outdo in charge onslaught
trinket estimate behind the scenes
pie on time point A to point B
track deadline handle (2)
facility make it procrastinate
belt courtesy that depends on
slide roughly anchor (2)
acre tarmac designated
battle approach gearing up
van precious run on time
fragile involve conveyor belt
willing ground nowadays
sort matrix get back (2)
steer scanner out of sight












Christmas may be a couple weeks away, but for those in charge for making sure all your trinkets and treasures make it in time, the season’s onslaught is happening right now.

Millions upon millions of packages are winging their way across the country as I speak at one of the busiest shipping nights of all time.

ABC’s John Van Dame brings a behind the scenes look at the people hard at work, trying to outdo the big man up north.

.     .     .     .     .     .     .     .

The story of a pie in a box at Christmas time—and of the many people who help get it from point A . . . to point B.

Which is the story of FedEx, which like UPS and the US Postal Service, is how Christmas gets handled nowadays, especially today, the busiest day of the year for FedEx, shipping an estimated 19 million packages thanks to the start of busiest week of the year for online shopping.

For the rest of the procrastinators, there are still 14 shopping days left which translates to how many shipping days?

Well that depends on what you are shipping and how much you are willing to spend.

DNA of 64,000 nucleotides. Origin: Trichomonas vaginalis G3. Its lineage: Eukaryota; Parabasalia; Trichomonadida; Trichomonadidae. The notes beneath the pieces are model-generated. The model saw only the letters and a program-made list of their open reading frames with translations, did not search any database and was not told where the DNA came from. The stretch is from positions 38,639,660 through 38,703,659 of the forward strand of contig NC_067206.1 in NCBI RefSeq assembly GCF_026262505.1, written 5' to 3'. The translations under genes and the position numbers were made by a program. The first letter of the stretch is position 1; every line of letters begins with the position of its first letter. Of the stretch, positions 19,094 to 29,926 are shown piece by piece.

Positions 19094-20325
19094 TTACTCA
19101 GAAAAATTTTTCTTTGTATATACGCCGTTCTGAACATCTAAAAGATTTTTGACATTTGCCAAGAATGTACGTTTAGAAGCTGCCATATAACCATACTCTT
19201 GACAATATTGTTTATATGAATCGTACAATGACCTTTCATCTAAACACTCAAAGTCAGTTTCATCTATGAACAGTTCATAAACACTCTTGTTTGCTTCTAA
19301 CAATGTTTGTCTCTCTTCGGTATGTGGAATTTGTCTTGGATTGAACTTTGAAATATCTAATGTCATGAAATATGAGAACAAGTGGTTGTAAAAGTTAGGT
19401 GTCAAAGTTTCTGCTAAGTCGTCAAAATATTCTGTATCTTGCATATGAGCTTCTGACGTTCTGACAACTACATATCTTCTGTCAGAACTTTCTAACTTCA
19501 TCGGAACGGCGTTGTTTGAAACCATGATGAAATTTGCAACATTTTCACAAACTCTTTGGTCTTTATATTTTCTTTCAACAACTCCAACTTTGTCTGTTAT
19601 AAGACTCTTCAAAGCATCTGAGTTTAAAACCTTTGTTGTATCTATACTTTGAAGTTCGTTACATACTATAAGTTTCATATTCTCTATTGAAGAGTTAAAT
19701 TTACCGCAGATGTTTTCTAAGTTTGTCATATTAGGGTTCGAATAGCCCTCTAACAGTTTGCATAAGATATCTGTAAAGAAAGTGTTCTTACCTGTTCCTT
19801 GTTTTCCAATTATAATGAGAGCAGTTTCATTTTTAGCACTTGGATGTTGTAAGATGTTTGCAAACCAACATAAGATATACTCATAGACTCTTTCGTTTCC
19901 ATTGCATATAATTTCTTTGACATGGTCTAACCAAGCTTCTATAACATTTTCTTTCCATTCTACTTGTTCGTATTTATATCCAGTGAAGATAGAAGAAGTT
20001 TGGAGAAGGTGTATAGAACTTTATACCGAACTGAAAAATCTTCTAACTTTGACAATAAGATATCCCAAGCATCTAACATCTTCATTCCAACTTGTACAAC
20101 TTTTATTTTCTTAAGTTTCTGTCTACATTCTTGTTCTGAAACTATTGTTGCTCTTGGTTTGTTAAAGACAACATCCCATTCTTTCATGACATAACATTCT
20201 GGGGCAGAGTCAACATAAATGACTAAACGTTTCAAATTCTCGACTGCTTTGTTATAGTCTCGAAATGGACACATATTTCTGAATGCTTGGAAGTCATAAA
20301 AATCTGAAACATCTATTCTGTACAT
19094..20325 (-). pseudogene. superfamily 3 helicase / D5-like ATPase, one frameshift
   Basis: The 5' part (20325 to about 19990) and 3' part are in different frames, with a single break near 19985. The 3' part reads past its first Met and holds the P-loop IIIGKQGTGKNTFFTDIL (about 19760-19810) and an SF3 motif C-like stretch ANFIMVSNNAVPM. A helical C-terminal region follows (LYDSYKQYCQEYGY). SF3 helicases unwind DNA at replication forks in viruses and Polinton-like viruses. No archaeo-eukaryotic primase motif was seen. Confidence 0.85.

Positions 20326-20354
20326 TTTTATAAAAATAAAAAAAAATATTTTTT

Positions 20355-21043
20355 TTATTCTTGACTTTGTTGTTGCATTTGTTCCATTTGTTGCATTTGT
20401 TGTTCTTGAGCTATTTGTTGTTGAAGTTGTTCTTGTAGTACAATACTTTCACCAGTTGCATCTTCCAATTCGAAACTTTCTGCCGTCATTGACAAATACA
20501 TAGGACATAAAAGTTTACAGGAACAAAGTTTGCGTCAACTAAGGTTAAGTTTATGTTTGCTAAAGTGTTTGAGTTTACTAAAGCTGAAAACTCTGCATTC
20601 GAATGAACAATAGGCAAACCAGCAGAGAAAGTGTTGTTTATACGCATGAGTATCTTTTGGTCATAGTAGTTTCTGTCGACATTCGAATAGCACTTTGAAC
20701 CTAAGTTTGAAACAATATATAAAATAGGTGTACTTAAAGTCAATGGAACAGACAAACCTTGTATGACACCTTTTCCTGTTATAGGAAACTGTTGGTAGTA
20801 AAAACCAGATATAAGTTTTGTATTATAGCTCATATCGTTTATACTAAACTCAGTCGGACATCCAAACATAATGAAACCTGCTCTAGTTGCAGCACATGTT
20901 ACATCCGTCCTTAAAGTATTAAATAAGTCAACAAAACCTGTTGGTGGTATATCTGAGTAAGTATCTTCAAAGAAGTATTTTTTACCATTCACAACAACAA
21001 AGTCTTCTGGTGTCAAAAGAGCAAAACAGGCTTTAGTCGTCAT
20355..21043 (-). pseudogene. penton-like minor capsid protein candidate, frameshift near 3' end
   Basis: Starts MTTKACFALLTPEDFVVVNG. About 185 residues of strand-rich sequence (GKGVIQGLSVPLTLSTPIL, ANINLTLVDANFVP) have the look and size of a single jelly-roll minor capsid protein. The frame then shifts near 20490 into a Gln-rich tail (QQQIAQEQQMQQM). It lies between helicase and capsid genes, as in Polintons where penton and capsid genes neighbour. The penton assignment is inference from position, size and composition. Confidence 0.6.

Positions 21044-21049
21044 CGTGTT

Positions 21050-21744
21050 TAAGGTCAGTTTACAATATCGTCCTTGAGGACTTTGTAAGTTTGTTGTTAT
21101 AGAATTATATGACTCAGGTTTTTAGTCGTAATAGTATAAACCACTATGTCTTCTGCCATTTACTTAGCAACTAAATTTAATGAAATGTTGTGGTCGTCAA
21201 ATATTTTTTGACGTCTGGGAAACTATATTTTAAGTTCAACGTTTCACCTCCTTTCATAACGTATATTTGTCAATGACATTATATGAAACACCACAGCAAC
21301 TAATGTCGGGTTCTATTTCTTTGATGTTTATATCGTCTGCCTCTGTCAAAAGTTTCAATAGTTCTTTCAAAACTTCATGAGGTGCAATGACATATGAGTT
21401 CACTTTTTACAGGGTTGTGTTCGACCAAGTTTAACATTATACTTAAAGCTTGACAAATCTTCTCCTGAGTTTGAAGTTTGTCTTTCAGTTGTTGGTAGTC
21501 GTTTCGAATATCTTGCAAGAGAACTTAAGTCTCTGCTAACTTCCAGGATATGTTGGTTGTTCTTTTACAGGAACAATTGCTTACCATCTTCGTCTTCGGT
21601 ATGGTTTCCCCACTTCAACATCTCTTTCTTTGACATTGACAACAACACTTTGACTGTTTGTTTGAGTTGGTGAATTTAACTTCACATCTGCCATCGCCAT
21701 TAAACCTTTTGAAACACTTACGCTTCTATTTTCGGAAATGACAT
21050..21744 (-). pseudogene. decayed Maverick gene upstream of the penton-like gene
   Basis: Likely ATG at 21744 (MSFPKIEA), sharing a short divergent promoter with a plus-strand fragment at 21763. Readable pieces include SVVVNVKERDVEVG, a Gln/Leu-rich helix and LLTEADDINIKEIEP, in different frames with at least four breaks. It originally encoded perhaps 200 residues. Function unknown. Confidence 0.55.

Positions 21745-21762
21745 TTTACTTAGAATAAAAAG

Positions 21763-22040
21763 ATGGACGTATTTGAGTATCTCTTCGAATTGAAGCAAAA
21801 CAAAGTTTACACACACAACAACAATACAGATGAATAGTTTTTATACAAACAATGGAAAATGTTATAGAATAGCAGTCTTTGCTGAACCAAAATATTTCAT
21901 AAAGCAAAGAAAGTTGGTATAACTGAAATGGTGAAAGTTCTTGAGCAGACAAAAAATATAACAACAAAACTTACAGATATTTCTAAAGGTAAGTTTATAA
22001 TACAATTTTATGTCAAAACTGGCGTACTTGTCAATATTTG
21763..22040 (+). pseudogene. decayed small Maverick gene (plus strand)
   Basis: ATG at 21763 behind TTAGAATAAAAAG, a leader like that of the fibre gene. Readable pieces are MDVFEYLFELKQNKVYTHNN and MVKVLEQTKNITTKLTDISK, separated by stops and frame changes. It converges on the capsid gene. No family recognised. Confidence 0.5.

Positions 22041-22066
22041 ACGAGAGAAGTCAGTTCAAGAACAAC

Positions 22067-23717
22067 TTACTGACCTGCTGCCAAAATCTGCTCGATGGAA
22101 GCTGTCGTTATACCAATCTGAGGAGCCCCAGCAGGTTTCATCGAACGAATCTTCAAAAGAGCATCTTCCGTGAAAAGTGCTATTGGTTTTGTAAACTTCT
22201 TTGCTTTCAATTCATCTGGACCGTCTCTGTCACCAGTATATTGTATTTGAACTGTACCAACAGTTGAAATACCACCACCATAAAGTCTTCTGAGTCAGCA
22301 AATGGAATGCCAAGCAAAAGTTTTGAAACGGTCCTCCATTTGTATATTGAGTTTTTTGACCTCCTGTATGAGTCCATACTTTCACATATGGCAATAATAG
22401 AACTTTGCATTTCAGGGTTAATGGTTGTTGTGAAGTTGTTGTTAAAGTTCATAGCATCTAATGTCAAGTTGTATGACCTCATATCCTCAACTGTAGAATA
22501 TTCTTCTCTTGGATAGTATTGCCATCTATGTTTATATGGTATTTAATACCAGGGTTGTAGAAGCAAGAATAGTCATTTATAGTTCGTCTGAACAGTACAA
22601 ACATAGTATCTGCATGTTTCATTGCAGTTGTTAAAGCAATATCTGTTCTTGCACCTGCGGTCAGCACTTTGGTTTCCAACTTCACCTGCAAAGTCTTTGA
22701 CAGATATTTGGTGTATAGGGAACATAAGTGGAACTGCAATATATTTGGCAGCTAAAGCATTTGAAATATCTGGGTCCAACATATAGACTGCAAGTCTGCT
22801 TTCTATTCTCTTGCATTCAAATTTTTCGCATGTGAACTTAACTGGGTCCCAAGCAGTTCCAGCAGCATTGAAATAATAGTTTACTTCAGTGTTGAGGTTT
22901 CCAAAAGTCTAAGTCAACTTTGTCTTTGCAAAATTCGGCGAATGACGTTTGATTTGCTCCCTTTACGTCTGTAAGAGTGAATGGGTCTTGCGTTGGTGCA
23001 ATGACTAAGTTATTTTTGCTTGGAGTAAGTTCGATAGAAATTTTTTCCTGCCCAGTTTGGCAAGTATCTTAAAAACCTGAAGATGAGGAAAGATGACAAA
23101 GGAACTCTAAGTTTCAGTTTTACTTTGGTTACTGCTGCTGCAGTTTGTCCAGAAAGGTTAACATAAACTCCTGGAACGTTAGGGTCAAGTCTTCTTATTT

Even though the US postal service can be cheaper, if you are down to the wire, FedEx and UPS can save the day with last minute deliveries.

Which brings us back to our pie, which I picked up in a historic, little town of Acuacan, Virginia, from a friendly little placed called, well you see the sign (Mom’s Apple Pie Bakery).

Meet “Mom”, Avis Renshaw.

As Avis showed me what was on offer, I explained that I had in mind to send the pie to my friend and colleague, Yunji De Nies, one time ABC News reporter, now happily anchoring the news at station KITV in Honolulu, Hawaii.

Distance involved: roughly 6,000 miles (almost 10,000 km).

My deadline for getting the pie to her: 24 hours.

Cranberry Apple. That’s what went into the FedEx box for precious or fragile items—best to leave the packaging to the professionals.

And our pie is out the door . . . the first human link in the chain, the first of many.

Employee: “I place the pie securely in a designated area of my truck.”

For the next few hours—you see that purple line? That’s our pie on its journey, headed for Memphis, Tennessee.

Why Memphis?

Well, look at this place. It is FedEx’s global superhub. With more than 800 acres, it feels more like a military base than a shipping facility. And with Christmas approaching, it’s a military base that gearing up for battle.

Marcus Martinez keeps the plane running on time. And the vans and the trucks and 42 miles (68 km) of conveyor belt.

Every FedEx package is first sent to a hub like this before going on its journey.

Marcus Martinez, Senior Manager, FedEx Hub Operations: “Here in Memphis, we go from about 1.5 million a night to little over 1.9 to 2.1 a night.”

Let’s check in on our pie, which they were kind enough to track, just for us. It’s coming in for a landing soon, so out on the tarmac, where it’s nonstop on the runways.